Working with the SWARM-EX team has given me the incredible opportunity to work with and learn from people of very different backgrounds from my own. Our professors encourage discourse from students with other universities and graduate programs, and even host a regular seminar series where students talk about past research they’ve done, and where I had the opportunity to present on electric propulsion, a passion of mine.  Through that presentation, I learned that one of the professors working on SWARM-EX specializes in the exact field I’m passionate about!  Working with the SWARM-EX team has given me a re-energized inspiration for graduate school and the wonderful opportunity to build relationships with brilliant students from across the country

 

Tigey Jewell-Alibhai '23   

What are you doing as part of the SWARM-EX team this summer?

This summer I am working on the structures team of SWARM-EX. This involves designing and iterating on the structure of the cubesat in Solidworks, adjusting it to meet the criteria that other subteams specify, and defining materials and fasteners. Finally, we also specify how the structure is made. While this is my primary responsibility, I have also been involved in other projects such as designing merch for the team!

Why does the work you are doing matter?

The work I am doing is crucial to the development of SWARM-EX. Without this work, there would be no structure to house all the components necessary for the mission. One of the reasons I enjoy this work is that I get to communicate with almost all the other subteams of SWARM-EX to help decide how their modules will interface to the structure. In this way, the structures subteam allows other subteams to define the physical size of their modules and how modules interface with one another.

Why was it important to you to be a part of the SWARM-EX team this summer?

SWARM-EX has allowed me to improve my mechanical design and Solidworks skills as I had hoped it would. Beyond that, it has also given me insight into how other aspects of the cubesat work, such as propulsion, guidance, electrical systems and the instruments aboard. While I don't have good all around knowledge of these systems, I now understand them from a mechanical perspective which is very interesting and useful. Finally, being part of a cross-university project is great because I get to interact regularly with people from other universities.

 

Regan Mah '23

What are you doing as part of the SWARM-EX team this summer?

I am working on the UHF Ground Station that will be able to communicate with the SWARM-EX mission once it is in space. It will both uplink commands and downlink telemetry for the satellite.

Why does the work you are doing matter?

The UHF ground station not only will communicate with the SWARM-EX mission but it will be able to communicate with other SmallSat missions as well as serve as a base for Olin’s Colligiate Amatuer Radio club (OCARC). This UHF station gives students the opportunity to be a part of real world mission experience as well as fosters a community around HAM radio operations. The UHF ground station also serves as a gateway for students to learn about communications and regulations concerning communications as well.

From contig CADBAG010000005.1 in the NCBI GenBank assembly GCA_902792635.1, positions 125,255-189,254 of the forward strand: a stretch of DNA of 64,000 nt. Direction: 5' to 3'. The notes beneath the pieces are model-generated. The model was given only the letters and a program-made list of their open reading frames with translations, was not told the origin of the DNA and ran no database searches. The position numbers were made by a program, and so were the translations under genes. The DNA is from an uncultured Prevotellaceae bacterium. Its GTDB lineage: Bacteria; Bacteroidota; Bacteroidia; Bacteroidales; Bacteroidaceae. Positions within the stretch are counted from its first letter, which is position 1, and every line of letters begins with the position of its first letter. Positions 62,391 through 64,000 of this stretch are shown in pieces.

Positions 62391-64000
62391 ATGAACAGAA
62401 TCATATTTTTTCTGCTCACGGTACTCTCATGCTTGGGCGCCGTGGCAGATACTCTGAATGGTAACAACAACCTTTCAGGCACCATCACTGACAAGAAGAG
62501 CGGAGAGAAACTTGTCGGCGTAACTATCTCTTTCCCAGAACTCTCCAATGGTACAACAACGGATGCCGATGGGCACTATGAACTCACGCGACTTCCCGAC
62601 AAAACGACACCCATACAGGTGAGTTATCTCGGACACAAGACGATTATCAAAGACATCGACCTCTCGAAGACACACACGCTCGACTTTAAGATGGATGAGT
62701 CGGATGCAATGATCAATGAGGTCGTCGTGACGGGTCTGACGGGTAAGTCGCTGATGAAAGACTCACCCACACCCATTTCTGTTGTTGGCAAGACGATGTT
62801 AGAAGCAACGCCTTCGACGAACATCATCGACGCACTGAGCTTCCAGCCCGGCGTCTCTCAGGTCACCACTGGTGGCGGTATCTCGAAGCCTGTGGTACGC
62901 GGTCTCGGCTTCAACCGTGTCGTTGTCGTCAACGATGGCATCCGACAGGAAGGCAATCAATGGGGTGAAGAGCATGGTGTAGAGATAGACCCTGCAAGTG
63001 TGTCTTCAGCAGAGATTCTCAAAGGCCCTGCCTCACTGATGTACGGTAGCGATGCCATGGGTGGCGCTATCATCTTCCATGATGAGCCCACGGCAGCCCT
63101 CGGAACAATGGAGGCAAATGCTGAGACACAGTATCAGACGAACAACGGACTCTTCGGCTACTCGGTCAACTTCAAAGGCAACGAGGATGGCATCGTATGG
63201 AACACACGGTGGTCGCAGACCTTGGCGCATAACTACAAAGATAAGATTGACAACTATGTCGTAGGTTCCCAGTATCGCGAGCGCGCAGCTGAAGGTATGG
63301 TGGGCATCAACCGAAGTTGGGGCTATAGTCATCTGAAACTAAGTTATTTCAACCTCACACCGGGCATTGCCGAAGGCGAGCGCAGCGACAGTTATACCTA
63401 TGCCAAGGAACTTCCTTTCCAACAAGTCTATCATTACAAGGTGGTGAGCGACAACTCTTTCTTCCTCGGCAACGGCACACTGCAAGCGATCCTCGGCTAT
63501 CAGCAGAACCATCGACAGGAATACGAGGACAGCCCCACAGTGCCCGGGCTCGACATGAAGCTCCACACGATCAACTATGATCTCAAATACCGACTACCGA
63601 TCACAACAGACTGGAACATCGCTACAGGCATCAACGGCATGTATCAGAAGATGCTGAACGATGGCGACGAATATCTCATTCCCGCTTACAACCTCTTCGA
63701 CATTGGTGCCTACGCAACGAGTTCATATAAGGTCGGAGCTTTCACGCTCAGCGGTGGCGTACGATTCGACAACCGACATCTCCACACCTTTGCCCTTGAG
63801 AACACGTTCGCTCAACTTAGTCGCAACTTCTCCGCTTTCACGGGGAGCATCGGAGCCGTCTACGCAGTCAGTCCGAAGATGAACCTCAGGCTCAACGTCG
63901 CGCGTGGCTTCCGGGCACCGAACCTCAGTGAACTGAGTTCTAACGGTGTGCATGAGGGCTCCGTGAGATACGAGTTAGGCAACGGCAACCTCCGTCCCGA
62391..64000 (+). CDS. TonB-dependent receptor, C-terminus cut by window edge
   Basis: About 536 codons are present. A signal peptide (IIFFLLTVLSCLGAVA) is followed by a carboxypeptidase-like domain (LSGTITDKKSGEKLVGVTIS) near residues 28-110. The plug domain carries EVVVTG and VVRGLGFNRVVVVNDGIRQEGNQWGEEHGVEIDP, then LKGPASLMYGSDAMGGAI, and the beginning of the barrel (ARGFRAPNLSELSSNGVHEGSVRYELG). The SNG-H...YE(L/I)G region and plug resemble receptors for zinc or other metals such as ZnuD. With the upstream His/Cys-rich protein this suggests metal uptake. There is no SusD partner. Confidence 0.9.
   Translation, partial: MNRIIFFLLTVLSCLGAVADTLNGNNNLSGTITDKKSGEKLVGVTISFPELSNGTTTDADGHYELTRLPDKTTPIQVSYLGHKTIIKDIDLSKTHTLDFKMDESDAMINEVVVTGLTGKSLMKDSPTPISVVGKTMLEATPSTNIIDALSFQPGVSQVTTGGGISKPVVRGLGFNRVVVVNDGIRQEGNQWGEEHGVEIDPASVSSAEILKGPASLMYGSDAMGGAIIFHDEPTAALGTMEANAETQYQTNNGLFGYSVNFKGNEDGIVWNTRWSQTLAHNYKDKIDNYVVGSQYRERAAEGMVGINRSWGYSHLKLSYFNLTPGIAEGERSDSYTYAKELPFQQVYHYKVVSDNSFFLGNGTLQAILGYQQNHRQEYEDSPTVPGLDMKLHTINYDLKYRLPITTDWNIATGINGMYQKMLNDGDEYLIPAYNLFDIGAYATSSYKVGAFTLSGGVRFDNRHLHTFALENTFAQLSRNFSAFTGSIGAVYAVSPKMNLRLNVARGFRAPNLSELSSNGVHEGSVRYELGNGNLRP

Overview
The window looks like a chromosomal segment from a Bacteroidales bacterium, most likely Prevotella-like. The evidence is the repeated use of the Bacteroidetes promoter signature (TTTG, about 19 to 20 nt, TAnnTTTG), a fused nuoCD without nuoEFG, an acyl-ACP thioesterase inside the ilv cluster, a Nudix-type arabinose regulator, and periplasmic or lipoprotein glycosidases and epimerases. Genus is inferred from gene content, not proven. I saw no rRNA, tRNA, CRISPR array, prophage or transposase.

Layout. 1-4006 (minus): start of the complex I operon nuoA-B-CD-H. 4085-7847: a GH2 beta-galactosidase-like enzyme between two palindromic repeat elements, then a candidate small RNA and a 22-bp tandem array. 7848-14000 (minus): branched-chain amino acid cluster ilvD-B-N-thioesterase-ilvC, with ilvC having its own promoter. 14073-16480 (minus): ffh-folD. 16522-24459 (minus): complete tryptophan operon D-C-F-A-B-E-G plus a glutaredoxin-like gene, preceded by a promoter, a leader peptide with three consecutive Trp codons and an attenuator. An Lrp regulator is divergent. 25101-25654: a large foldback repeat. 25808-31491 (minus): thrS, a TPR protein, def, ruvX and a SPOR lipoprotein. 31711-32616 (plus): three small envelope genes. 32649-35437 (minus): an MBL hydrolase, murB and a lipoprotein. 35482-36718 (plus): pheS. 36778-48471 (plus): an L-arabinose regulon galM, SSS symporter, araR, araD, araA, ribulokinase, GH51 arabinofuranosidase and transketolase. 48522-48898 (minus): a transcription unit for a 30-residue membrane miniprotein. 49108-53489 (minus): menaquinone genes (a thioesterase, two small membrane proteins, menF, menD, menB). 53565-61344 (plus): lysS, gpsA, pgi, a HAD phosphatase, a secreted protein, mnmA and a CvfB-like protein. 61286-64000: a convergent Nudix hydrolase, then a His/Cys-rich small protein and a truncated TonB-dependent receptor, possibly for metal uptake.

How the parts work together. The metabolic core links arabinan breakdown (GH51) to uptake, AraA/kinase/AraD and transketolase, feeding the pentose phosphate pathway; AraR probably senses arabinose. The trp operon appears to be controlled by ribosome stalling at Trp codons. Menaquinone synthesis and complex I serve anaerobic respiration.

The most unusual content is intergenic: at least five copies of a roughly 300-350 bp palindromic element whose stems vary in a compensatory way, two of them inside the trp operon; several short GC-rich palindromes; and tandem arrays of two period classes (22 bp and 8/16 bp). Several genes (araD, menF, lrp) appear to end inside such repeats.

Why was it important to you to be a part of the SWARM-EX team this summer?

It was important to me to be a part of the SWARM-EX team this summer because I wanted to complete the UHF ground station that I had been designing for the past year. It was important for me to work on it and make the designs that we had tangible, and I am happy that the UHF station will provide many opportunities for incoming students to Olin, leaving a lasting impact on the community.

 

Grant Miner '24

What are you doing as part of the SWARM-EX team this summer?

I am supporting both the Structures and Systems team in completing the mechanical design of the satellite and determining how all of the components will fit together.

Why does the work you are doing matter?

The work I am doing will solidify the design of the satellite and ensure that it will function as intended

Why was it important to you to be a part of the SWARM-EX team this summer?

I love the many different topics I'm being exposed to given the wide gamut of issues the project is facing. Even though I joined the team to primarily support the mechanical engineering team, I have been able to join some of the more electrical-related efforts. A project like SWARM-EX gives me the unique opportunity to explore all of the diverse subteam efforts that coalesce into our trio of spacecraft, and the team is always excited to explain anything I am not familiar with.

 

Aissa Conde '24

What are you doing as part of the SWARM-EX team this summer?

I was part of the structures team so I help with CAD edits and 3D prints

Why does the work you are doing matter?

My work literally and figuratively provides support to the CubeSat mission and my lab members.

Why was it important to you to be a part of the SWARM-EX team this summer?

I wanted to experience being in a lab setting, while also working on an aerospace-related project. Being part of Swarm-Ex allowed me to pursue both of those things.